01/28/16 11:18pm

In Praise of Wo Hop’s Old School American-Chinese


The perfect amuse for American-Chinese.

As someone who often spends every waking moment seeking out and ingesting “authentic” Chinese food—Muslim lamb chops, gui lin mei fen, Sichuan cold noodles, Shanghai xiao long bao, to name a very few—I sometimes forget where I came from. I cut my teeth on Long Island strip mall Chinese—chow fun, lo mein and General Tso’s—along with dishes with names like “happy family.” To this day I think my mother—ever the peacekeeper—ordered the stir fry of beef, chicken, pork, shrimp, and scallops mixed with vegetables just because she thought the name had some sort of magical powers. Whatever domestic strife there may have been growing up, we were mostly certainly a happy family when eating Chinese food whether dim sum, Peking duck, strip mall Chinese, or one of my favorite spots of all, the subterranean den of American-Chinese splendor that is Wo Hop.

I blame monthly visits to Wo Hop with my parents and basement Thanksgiving feasts for engendering an obsession with delicious food served in basements that would reach fruition with my forays into Flushing’s Golden Shopping Mall decades later.


“You have to get the egg rolls,” my buddy Tim said to our rowdy group of big eaters who’d convened to celebrate his birthday a month ago at Wo Hop. It’d been five years since I’d been to Wo Hop and probably another five since I had an egg roll. Wo Hop’s are gigantic and crispy, packed with mixture of shredded cabbage stuffed with pork. They’re great dipped in the accompanying duck sauce and hot mustard. I’ve learned to be  careful with the latter, too much of it can be a literally breathtaking experience.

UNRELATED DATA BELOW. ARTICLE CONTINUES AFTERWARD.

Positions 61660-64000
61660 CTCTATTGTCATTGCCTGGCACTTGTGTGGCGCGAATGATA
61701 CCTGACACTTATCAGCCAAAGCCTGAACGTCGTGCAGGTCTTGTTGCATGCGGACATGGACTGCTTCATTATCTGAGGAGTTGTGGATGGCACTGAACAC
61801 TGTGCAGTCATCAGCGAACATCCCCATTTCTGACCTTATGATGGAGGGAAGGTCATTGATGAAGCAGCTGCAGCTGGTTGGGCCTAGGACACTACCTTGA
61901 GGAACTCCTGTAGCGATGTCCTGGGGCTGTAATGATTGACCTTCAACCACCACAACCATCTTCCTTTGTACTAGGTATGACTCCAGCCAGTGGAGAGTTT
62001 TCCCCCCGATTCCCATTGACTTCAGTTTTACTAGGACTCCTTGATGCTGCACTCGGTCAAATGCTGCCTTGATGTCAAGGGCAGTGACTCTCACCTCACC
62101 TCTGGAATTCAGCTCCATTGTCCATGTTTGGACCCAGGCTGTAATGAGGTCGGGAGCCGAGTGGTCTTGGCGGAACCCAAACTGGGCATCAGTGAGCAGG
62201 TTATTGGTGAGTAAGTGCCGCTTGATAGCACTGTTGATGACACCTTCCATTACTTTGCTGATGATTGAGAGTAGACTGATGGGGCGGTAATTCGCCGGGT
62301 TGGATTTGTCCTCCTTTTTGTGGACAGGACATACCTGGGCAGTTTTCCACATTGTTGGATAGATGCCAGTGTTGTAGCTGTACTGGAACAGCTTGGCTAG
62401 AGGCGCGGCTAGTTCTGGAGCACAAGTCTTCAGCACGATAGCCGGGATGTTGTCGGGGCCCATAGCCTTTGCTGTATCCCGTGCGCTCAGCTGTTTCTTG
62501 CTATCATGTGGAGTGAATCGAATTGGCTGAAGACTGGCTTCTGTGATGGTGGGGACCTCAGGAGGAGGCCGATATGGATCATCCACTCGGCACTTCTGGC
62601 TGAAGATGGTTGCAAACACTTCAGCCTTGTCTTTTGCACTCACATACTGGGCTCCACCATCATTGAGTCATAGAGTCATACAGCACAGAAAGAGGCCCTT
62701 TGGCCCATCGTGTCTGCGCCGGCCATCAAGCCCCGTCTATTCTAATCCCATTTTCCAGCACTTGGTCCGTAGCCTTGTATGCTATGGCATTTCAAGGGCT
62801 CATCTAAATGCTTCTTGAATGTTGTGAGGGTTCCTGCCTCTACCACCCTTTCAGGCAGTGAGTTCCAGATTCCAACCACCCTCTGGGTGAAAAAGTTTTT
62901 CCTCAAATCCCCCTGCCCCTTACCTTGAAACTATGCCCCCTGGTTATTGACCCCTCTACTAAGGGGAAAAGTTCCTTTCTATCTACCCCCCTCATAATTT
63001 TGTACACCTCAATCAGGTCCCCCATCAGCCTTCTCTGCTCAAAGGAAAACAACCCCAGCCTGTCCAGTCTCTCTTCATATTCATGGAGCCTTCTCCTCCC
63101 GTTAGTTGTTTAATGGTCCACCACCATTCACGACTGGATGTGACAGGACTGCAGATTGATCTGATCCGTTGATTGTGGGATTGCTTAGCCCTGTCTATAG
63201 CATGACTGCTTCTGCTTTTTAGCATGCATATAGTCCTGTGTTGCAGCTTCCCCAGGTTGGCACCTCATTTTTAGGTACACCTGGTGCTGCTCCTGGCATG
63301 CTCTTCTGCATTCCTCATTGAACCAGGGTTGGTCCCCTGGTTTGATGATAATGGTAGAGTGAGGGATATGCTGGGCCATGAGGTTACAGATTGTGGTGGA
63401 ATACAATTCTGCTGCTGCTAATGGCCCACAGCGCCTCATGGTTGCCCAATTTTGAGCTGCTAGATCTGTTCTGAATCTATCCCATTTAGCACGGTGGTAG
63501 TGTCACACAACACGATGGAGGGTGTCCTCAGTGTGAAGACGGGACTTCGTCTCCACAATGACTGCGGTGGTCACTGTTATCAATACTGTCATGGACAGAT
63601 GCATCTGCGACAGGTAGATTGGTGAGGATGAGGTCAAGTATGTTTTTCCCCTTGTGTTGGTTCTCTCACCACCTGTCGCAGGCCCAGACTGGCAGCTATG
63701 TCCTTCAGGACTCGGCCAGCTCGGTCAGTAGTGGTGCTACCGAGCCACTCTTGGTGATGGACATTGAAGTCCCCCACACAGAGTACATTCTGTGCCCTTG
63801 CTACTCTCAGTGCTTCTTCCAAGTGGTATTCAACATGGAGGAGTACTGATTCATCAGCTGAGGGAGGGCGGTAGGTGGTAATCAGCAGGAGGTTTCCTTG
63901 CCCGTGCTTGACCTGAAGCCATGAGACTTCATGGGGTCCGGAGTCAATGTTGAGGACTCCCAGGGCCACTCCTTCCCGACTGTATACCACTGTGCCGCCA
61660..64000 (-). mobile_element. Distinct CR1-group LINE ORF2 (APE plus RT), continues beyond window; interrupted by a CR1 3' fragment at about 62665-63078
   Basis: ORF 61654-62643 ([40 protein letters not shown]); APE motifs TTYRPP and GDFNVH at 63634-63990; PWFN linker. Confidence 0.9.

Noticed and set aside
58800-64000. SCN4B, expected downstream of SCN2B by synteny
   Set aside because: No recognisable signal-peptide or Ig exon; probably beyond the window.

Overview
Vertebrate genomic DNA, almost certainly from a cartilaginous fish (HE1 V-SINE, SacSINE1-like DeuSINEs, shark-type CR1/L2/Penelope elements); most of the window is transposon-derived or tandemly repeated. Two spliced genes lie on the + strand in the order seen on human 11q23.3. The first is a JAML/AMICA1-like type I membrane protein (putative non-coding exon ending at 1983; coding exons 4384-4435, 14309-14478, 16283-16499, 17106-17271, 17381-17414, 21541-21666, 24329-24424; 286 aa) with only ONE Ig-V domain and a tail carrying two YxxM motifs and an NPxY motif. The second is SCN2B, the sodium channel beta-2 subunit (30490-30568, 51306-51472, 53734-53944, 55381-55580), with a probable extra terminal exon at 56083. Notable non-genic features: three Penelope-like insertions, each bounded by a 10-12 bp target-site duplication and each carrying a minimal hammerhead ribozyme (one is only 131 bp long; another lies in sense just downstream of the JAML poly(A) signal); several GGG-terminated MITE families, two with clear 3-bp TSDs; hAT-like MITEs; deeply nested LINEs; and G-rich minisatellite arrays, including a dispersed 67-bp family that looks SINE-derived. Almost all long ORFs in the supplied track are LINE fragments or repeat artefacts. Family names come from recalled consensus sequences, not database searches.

Nothing spare about these ribs.

Spare ribs—meaty and sticky sweet—are another a staple of the American-Chinese canon, and no birthday dinner at Wo Hop is complete without an order. Are they the best in New York City? Probably not, that distinction goes to Nancy Lee’s Pig Heaven. Our crew of hungry dudes ordered many of the classics like shrimp in lobster sauce, the fried duck in gravy known as wor shu opp, and sweet and pungent pork with fried wontons. The latter bathed in a sickly sweet orange sauce complete with my pineapples was one of my contributions to the table. It was not my favorite.


Wo Hop’s ginger scallion lo mein is a winner.

The other dish I ordered ginger and scallion lo mein was a real winner though. The noodles were shot through with bits of ginger and snow pea pods, and bok choy. Truly a lovely dish. So lovely that I returned to Wo Hop few weeks later by myself to order it.  As I was eating I noticed the design of Wo Hop’s classic black T-shirt had changed. From across the room I thought the circular design was a yin yang. As I approached the cash register I noticed that it was the Chinese zodiac sign of the Monkey. And I immediately forked over six and change for a shirt that reads “Year of The Monkey 2016. How could I not, it is my year after all.

Wo Hop, 17 Mott Street, 212-962-8617

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One Comment

  • Thanks..I’m drooling now. Quick story. This past summer, I told my wife that for my birthday, I wanted to take my oldest to Wo Hop, she’d never in her 18 years been there. My wife argued that we could find Chinese food anywhere and why spend 2 hours driving to Chinatown. After some negotiating, we finally went and after the wondrous won ton soup and some lo mein and pineapple chicken she looked at me and said, “ok, I get it now”. Sometimes you just need to get back to the basics and no one does them better than Wo Hop.